(1 comments, 40 posts)
This user hasn't shared any profile information
Posts by Alice
There is no perfect setting other than the Regent’s Park Open Air Theatre to see a production of Shakespeare’s A Midsummer Night’s Dream. The birds flying overhead, the gentle breezes and the tall trees rustling nearby help transport you to the magical woodland forest in this tale of fairies and young love, and it certainly made this season’s showing of the classic play all the more enjoyable.
As this story has been told countless times in many adaptations over hundreds of years, it comes as no surprise that this time, another new element was thrown in – the setting More >
Michael Ball and Imelda Staunton are a brilliant gruesome twosome in this new revival of the classic Sondheim musical.
With Sweeney Todd still in previews at the Adelphi Theatre in London, this show is sure to receive much praise after its opening night tomorrow. With dark humour, blood and horrible pies, the tale of the Demon Barber of Fleet Street ticks all the right boxes thanks to the creepy and spine-tingling score by Stephen Sondheim, and the perfectly-cast performances by Imelda Staunton and Michael More >
Dark humour and a brilliant cast make this new production of the classic play one to watch
The recently renamed Harold Pinter Theatre welcomes a revival of the classic 1974 play by celebrated British playwright, Alan Ayckbourn – Absent Friends. With a brilliant cast of six, the play is more character exploration and development than plot, and enables the audience to really delve into the lives and troubles of this dysfunctional group of friends which Ayckbourn presents with dark humour.
The setting is the living room of couple Paul and Diana played by Gavin and Stacey’s Steffan Rhodri More >
The Haymarket Theatre, London
“What family doesn’t have problems?”
With a new chill tinging the air, darker nights ahead and Christmas around the corner, it seems inevitable that London’s Theatreland would see shows based around the festive season pop up here and there. A play that is set around Christmas time been brought to the Haymarket by Sir Trevor Nunn, but is a far cry from the usual kiddies pantomimes that litter this season. The Lion In Winter whisks us all the way back to 1183, when a family Christmas turns into a family at war.
Written by More >
Tap dancing its way from the Open Air Theatre in Regent’s Park to the Novello in the West End comes Crazy For You, the great musical spectacle that is a throwback to the golden age of Hollywood musicals with glittering choreography by Stephen Mear that is reminiscent of the elaborate Busby Berkeley numbers of the 1930s.
Crazy For You first dazzled the stage in New York in 1992 and became an instant smash-hit in London the following year. The show uses classic songs from George and Ira Gershwin who wrote the musical Girl Crazy in 1930, but was adapted by More >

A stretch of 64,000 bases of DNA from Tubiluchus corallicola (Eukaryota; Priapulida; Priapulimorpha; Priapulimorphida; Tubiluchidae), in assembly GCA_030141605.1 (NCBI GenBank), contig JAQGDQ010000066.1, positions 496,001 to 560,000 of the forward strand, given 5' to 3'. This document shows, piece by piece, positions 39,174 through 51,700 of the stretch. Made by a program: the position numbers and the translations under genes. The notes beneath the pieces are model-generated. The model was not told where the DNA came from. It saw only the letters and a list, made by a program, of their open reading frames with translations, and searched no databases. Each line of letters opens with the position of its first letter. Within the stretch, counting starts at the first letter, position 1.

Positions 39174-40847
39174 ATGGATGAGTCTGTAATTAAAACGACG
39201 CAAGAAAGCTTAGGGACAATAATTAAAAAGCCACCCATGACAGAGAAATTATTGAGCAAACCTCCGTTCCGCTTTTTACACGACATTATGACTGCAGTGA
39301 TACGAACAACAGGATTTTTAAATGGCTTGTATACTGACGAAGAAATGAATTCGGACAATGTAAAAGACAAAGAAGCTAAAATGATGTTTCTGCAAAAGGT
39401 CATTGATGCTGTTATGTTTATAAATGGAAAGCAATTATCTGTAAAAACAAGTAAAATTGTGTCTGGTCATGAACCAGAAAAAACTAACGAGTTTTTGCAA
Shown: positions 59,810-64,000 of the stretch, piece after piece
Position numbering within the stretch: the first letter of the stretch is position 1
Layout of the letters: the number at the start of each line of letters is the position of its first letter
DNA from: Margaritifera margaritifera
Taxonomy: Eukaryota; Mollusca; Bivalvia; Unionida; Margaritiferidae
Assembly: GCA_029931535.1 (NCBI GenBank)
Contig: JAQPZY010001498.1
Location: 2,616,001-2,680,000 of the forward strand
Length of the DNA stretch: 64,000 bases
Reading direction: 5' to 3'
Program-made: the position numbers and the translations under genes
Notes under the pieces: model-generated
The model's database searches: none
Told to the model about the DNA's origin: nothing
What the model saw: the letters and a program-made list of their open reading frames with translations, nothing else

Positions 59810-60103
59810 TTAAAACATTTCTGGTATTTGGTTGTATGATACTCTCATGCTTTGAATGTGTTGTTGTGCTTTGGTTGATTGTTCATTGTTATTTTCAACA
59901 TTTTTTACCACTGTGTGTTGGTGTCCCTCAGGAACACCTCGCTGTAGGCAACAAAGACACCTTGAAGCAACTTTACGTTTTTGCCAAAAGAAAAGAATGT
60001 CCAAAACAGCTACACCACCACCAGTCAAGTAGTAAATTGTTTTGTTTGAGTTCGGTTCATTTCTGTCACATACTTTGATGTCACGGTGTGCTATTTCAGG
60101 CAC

“The world is in a mess/with politics and taxes/and people grinding axes/There’s no happiness”
Ira Gershwin’s lyrics sound as current today as they did back in 1937 when first used for the Astaire-Rodgers musical Shall We Dance. Just like the Great Depression the current global economic climate has put a dampener on many people’s theatre habits, but upon entering the theatre the woes of the world are left far behind. The show may be ‘frothy’ and ‘effervescent’, but it comes at just the right time to remind audiences More >
Transporting us back to when The Beatles were barely known, Backbeat explores the tragic life of original bass player, Stuart Sutcliffe
Everyone knows who The Beatles are. With over 700 million albums sold worldwide, they are the most successful band in history, and to this day, their influence on popular culture can be seen with countless bands covering and performing their hits. Not everyone, however, knows the story of just how they rose to fame, including the turbulent friendship between John Lennon and the original bassist of the group, Stuart Sutcliffe. New West End musical, Backbeat, explores the More >
One of the best-loved musicals of all-time, Singin’ In The Rain, is set to make a splash onto the London stage in 2012. Following a successful, sold-out run at the Chichester Festival Theatre over the summer, it will take over from Priscilla, Queen of the Desert once it closes at the Palace Theatre and will open with previews from 4th February 2012.
Starring Adam Cooper in the role of Don Lockwood that Gene Kelly made famous in the 1952 MGM film, Singin’ In The Rain transports us back to the era of the roaring 20s, where the giant stars of More >
Personalities are shattered and unravelled in this classic play by Arthur Miller, revived on the London stage
Set in 1938 just before the Second World War shook the Earth once again, Broken Glass whisks us over to Brooklyn to reveal the secrets of troubled Jewish couple Sylvia and Phillip Gellberg. Sylvia (Tara Fitzgerald) is wheelchair-bound, much to the dismay of her anxious husband, Phillip (Antony Sher). Having been looked over by her flirting physician Harry Hyman (Stanley Townsend), the Gellberg’s are told that Sylvia’s condition isn’t a physical one, and that her loss of ability to walk is More >
The 25th Anniversary performance of Andrew Lloyd Webber’s The Phantom of the Opera, will be screened live in cinemas across the globe in October. The most successful stage show in history celebrates its 25th year of performing to audiences this year, having first opened at London’s Her Majesty’s Theatre in 1986, where it remains to this day. For two sold-out performances at the Royal Albert Hall on 1st and 2nd October 2011, The Phantom of the Opera will perform to eager fans and will feature the original stage designs of the show.
The lead characters of Christine and the Phantom More >